"Postal workers face the biggest ever assault on their jobs, terms and conditions in the history of Royal Mail."
Thousands of postal workers have launched a 24-hour strike, in a dispute over low pay and poor working conditions, in what is being described by the Communication and Workers Union (CWU) as the largest strike in a year.
The strikes, the first of 19, come after the union accused the Royal Mail of planning structural change, which would effectively see employees in secure, well-paid jobs turned into a “casualised, financially precarious workforce overnight”.
The general secretary, Dave Ward, said: “Postal workers face the biggest ever assault on their jobs, terms and conditions in the history of Royal Mail.
“The public and businesses also face the end of daily deliveries and destruction of the special relationship that postal workers and the public have in every community in the UK.
“It is insulting the intelligence of every postal worker for the Royal Mail chief executive, Simon Thompson, to claim that their change agenda is ‘modernisation’.
“It is nothing more than an asset-stripping business plan that will see the breakup of the company and the end of Royal Mail as a major contributor to the UK economy.”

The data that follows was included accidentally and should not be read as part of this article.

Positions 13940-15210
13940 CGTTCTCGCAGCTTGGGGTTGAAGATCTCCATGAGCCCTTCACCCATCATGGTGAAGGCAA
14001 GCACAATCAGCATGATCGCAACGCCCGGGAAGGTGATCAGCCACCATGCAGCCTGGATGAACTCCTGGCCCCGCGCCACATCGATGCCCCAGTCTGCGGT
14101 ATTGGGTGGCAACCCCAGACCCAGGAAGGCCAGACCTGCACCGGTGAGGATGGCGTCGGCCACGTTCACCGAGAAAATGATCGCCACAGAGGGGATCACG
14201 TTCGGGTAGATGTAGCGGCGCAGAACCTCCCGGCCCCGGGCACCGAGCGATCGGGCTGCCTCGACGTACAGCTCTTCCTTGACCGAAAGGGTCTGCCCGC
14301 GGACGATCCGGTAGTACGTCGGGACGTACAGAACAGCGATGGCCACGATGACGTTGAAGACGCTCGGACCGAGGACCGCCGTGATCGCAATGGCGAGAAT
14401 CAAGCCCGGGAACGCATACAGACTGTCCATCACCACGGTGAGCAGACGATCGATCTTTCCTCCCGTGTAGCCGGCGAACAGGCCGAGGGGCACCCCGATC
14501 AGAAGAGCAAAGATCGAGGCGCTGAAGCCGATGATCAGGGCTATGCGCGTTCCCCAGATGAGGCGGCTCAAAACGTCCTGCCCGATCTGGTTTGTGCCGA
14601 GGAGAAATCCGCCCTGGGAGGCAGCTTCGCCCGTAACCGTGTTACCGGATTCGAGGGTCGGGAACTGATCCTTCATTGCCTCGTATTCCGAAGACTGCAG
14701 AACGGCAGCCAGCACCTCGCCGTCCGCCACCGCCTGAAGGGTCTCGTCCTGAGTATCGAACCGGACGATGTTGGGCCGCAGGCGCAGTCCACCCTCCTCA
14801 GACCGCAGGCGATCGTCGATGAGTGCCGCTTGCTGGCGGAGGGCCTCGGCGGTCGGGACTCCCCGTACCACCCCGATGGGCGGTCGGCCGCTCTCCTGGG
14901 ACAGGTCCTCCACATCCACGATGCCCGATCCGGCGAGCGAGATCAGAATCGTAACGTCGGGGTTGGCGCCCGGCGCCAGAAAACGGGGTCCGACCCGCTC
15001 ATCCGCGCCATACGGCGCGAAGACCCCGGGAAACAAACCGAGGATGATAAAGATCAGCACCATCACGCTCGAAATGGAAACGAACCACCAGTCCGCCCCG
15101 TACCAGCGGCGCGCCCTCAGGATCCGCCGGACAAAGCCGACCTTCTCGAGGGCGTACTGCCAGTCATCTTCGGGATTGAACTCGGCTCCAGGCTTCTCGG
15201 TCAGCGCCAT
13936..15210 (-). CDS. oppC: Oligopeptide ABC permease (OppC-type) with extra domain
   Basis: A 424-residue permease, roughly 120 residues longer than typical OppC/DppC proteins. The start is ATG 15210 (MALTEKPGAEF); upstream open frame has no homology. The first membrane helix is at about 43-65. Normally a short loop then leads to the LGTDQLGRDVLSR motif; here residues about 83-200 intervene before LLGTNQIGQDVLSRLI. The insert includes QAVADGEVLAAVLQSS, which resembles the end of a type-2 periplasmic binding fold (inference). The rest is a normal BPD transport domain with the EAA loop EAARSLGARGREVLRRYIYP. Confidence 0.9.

Appearing on Sky News earlier today, it was put to Ward by Kay Burley that the Royal Mail is losing £1 million a day and had to find savings somewhere, to which he replied: “Let’s have a government inquiry into what they’re saying because what we know is a fact is that they made £758 million last year when we had an agreement on change and that agreement was instrumental in bringing the company through the pandemic, postal workers done a fantastic job and we changed at the same time and they made money.
“In a matter of three or four months they’re now saying that they’re losing a million pounds a day, well if that’s true the people who are running this business should be sacked for gross mismanagement.”
Basit Mahmood is editor of Left Foot Forward
Picture credit: Osde8info-Creative Commons
Left Foot Forward’s trade union reporting is supported by the Barry Amiel and Norman Melburn Trust
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